Driven by a thriving start-up ecosystem as well as growing demand from corporates, freelancers and consultants, among others, co-working spaces are growing like never before. So much so that by the end of 2018, as per industry estimates, India’s co-working space is likely to receive $400 million in investments and by 2020, the number of branded co-working spaces is estimated to grow to 400 centers across the nation from less than 100 in 2017.

Industry experts say that co-working is one of the predominant new trends that are having both real-time and long-term impacts on the Indian real estate. The Indian start-up ecosystem is in a boom mode and entrepreneurship is being strongly supported by the government. This has created a huge demand for flexible office spaces which meet the specific needs of start-ups which are beginning from a low capital and manpower base. The Indian business scene is now a hotbed of freelancers and consultants which are strongly supplementing the formal workforces.

Simultaneously, “even large corporates are opting for co-working spaces in some cities, either to cater to specific clients or as incubation centers in new cities which will later lead to expansion into formal office spaces. It, therefore, comes as no surprise that co-working office spaces have become so incredibly popular, and they are now cropping up all over the country – from Tier 1 right through to Tier 2 and Tier 3 cities. These spaces make it possible for start-ups to avail of a high degree of flexibility in their work environments, in terms of locations, facilities and of course costs. There are about 110 formal co-working office space players in the Indian market now,” says Anuj Puri, Chairman, ANAROCK Property Consultants.

Talking about the growth potential of co-working spaces in India, Vineet Taing, President, Vatika Business Centre, one of the largest Indian business centre providers, says, “Co-working spaces will continue to prosper ceaselessly, for long. By 2020, the number of seats in licensed commercial setup will grow by four fold. The growth is favored by rapid urbanization in India, start-ups culture, arrival of MNCs, positive signs by investors and of course, boundless client advantages offered by business centres or co-working spaces. Co-working spaces are just the extension of business centres which are in use since 1995. Business profitability will be commanded by extra services offered via successful integration of business requirements and hospitality services.”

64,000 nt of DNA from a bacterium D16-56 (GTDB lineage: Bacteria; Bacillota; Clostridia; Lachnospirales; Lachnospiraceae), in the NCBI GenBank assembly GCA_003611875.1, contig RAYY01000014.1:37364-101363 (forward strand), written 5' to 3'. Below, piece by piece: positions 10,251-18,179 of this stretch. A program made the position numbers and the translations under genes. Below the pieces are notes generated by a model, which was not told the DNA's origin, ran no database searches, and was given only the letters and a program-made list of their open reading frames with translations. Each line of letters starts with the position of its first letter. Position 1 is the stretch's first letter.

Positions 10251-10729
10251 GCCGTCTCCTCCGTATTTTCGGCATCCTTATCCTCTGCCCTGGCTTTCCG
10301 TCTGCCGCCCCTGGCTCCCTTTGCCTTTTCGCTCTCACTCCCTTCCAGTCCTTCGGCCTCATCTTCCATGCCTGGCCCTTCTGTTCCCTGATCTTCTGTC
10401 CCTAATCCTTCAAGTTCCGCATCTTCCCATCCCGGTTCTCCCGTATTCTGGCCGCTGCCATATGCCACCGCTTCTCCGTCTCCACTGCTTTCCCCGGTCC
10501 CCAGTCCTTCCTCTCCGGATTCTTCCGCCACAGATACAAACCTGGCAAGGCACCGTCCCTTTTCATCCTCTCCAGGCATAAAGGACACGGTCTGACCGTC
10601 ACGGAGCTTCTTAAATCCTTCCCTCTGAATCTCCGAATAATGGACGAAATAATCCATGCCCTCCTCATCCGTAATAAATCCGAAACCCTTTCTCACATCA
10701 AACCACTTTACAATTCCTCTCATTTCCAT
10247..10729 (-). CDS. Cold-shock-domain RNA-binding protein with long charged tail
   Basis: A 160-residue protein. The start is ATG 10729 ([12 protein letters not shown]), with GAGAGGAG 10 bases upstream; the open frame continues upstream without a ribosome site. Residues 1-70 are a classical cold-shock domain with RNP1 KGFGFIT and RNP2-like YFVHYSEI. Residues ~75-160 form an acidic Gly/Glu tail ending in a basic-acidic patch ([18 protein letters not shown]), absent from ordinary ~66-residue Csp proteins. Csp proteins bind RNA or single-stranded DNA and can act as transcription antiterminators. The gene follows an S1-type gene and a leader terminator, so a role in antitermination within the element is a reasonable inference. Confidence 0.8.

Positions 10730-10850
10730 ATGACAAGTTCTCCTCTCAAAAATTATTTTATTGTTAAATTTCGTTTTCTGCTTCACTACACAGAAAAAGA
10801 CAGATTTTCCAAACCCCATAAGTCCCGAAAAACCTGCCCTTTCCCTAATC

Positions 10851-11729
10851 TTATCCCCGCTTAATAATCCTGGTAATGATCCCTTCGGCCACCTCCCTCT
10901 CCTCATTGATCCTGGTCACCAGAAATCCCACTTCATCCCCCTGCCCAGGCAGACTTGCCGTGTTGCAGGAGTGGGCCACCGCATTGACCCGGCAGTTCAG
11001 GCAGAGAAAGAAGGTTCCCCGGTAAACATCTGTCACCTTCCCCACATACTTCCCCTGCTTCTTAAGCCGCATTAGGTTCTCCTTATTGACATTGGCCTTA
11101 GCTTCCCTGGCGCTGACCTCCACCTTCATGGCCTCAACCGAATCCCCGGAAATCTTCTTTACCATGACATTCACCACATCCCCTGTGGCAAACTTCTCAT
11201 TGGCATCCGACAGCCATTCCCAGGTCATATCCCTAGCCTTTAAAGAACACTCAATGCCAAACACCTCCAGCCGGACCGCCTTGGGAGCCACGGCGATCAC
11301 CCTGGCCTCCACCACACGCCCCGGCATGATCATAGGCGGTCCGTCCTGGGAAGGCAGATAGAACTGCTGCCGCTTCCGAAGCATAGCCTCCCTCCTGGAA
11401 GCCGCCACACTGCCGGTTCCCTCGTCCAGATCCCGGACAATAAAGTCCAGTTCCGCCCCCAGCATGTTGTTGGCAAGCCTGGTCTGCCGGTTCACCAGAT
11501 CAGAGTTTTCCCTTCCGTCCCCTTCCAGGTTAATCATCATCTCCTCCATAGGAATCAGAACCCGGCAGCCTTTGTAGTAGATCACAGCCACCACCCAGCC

It is expected that both international and domestic co-working operators will establish a presence in the central and suburban districts of main cities in the country. The number of co-working spaces is likely to further increase in Mumbai, Bengaluru and Gurgaon owing to the availability of opportunities for start-ups and adequate infrastructure in those cities.

Read More: http://bit.ly/2HunrfF
Source: Financial Express

Tuesday, 13 February 2018

Private equity investment in real estate to touch $100 billion by 2026: JLL India

In the past 12 years (2006-2017) India has seen investments of USD 42 billion, while in the next 10 years (2017-2026) it is expected to see inflows to the tune of USD 58 billion.

Private equity inflow in the real estate sector is estimated to touch USD 100 billion by 2026 and tier-1 and tier-2 cities will be its primary beneficiaries, property consultant JLL India said in a report.

Private equity in the last few years has been concentrated in Mumbai, Bengaluru and Delhi-NCR, with Mumbai seeing the highest percentage at 31 percent of PE investment, followed by Delhi-NCR 27 percent and Bengaluru at 12 percent. Tier-2 cities and other markets have seen limited activity in terms of private equity funding, JLL said.

In the past 12 years (2006-2017) India has seen investments of USD 42 billion, while in the next 10 years (2017-2026) it is expected to see inflows to the tune of USD 58 billion. According to the report, the flood gates will open wider when REITs (real estate investment trusts) get listed.

In terms of asset classes, the largest investments went to residential sector, which has seen a total of 44 percent of all private equity investment in the sector so far. Although the percentage share has reduced in the last couple of quarters, the attraction of the residential sector remains strong as the exit route is clear for this asset class, JLL said. It added that IT and commercial account for around 27 percent of PE investment.

“India’s attractiveness as a global investment destination has been steadily rising. We have seen numerous measures that have created a positive economic environment, bringing in key factors like transparency, accountability and ease of entry into various sectors in India. This gives India a fillip in attracting capital. This would be the key factor for private equity to bet big on the sector in the future. We will see the flood gates open the time REITs are listed in the market. As this would give the developers a good option to exit or convert their holdings in to tradable stocks, through income generating assets. Further, with the current size of the economy and its steady growth with GDP pegged over 7% year – on – year for the next 3 to 5 years,” said Ramesh Nair, CEO & Country Head, JLL India.